Mirror, mirror on the wall
Are we attractive? The way we see ourselves and others depends on our perspective – and our intention.
We often don’t see ourselves as worthy or as beautiful or as strong as we actually are. To experience oneself as worthy of happiness is to have a healthy level of self esteem.
When it comes to body image, females are most likely to perceive of their looks as not quite good enough, even inferior. According to a study conducted by Dove (the people who make Dove soap and related products) six out of 10 girls avoid activities because they don’t like how they look.
Moving up to women, Dove conducted an experiment where a group of women were in a room together for a time and asked just to socialize and get to know each other. They were then, one by one, asked to sit behind a curtain and answer questions about how their face looks while a police artist tried to draw them from the descriptions they gave.
Another person from the group then sat behind the curtain and answered the same questions about the lady who just left; the artist drew a second picture based on the new answers. The one who was drawn was then shown the two pictures. It was disturbingly consistent and sad to note that the woman described herself as much less attractive than others saw her.
Dustin Hoffman, star of the movie Tootsie, spent over a year with makeup specialists to see if they could make him look like a realistic female. Hoffman didn’t want to do the movie unless that basic test could be a success. Once they had that foundation up to his satisfaction, he then asked them to make him a more beautiful woman. They told him, “No, you’ve got all we can do for you.”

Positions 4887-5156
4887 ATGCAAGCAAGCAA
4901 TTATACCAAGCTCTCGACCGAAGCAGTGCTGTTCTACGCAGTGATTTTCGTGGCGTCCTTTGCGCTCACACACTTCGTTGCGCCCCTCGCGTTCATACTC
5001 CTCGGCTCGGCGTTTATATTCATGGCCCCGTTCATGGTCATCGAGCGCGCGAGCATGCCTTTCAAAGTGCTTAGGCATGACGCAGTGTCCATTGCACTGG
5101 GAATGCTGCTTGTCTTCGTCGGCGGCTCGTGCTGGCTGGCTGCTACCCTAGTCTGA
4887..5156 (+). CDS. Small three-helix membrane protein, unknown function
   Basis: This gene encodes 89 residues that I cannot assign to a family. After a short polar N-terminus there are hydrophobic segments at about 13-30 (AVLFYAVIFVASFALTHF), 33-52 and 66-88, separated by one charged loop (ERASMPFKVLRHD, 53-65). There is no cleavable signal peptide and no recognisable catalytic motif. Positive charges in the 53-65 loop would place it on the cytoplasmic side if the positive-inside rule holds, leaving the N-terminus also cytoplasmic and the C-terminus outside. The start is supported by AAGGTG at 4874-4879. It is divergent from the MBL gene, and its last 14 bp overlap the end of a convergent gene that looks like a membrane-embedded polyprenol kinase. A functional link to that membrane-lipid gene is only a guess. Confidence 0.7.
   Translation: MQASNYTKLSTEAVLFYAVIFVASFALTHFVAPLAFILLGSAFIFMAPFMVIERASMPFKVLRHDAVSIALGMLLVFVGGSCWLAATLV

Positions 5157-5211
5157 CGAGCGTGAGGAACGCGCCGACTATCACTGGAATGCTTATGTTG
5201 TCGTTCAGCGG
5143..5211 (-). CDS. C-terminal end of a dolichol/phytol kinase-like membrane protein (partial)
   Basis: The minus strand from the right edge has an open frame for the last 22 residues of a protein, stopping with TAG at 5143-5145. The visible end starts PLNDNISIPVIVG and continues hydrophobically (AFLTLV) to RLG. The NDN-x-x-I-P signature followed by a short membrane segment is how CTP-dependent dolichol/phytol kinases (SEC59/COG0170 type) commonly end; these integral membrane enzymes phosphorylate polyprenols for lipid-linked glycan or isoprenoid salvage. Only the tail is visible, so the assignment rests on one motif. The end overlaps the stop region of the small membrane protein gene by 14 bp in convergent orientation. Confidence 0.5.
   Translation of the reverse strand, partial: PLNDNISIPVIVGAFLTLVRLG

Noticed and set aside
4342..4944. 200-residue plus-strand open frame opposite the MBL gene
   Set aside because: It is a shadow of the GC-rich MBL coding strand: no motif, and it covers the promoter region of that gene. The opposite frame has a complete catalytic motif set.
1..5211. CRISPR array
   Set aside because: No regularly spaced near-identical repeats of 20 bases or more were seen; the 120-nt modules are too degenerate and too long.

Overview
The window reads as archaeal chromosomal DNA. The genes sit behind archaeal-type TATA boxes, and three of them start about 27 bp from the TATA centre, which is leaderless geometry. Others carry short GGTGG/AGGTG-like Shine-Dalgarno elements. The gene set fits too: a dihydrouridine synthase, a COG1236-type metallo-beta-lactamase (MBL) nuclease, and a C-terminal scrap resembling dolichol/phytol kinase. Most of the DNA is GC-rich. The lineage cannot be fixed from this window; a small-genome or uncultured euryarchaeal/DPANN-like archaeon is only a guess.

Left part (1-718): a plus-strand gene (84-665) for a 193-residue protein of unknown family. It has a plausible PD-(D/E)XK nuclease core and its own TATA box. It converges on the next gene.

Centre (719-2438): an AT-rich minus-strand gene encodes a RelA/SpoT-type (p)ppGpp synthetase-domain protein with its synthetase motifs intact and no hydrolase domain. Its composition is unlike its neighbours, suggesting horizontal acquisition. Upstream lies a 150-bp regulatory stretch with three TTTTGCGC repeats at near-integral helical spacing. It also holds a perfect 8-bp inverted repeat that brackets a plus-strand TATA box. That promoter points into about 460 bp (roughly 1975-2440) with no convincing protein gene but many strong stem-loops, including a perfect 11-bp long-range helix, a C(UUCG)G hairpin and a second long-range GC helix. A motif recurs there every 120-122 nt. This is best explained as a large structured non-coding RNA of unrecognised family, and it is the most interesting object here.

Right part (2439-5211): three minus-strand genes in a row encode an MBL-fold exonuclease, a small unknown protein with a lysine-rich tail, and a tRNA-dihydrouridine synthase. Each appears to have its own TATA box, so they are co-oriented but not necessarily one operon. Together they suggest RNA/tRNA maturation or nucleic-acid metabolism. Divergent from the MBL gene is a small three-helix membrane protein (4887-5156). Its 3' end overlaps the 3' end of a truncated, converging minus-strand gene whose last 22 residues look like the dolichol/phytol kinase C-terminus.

Hoffman was devastated and expressed remorse about how he had missed out on knowing so many beautiful human beings because he had labelled them as not physically beautiful enough. He experienced low self esteem when he looked at Tootsie in the mirror and that was a humbling and extremely valuable experience for him.
What we see in the mirror is tainted by what we see in our head. What we look for, we find, including a tiny pimple or a scratch or some kind of asymmetry. We don’t usually smile at ourselves in the mirror, and wouldn’t that colour our opinion of our looks?
There it is. It is my opinion of my looks that tells the lie. When you see me, if you choose to esteem me, you will see beauty. If you decide I am ugly, then I am ugly and you can point to many things to substantiate your claim. Me too, toward you. Both of us, toward ourselves.
Recall those complex pictures with hundreds of cartoon people where you are invited to find Waldo. I don’t have a chance unless I know something about what Waldo looks like. But if I have that image in my head, I’ll find him, even though he is buried in the throng.
If I have an image of ugly in my head and I go looking for it in the mirror, guess what? I’ll find some of it. This has to do with intention. If I intend to find ugly, it’s easy to find. If my intention is to live a happy life and at least allow myself to look attractive, that too is as easy to find.
What is your intention? When you look at yourself? When you look at me? Just curious.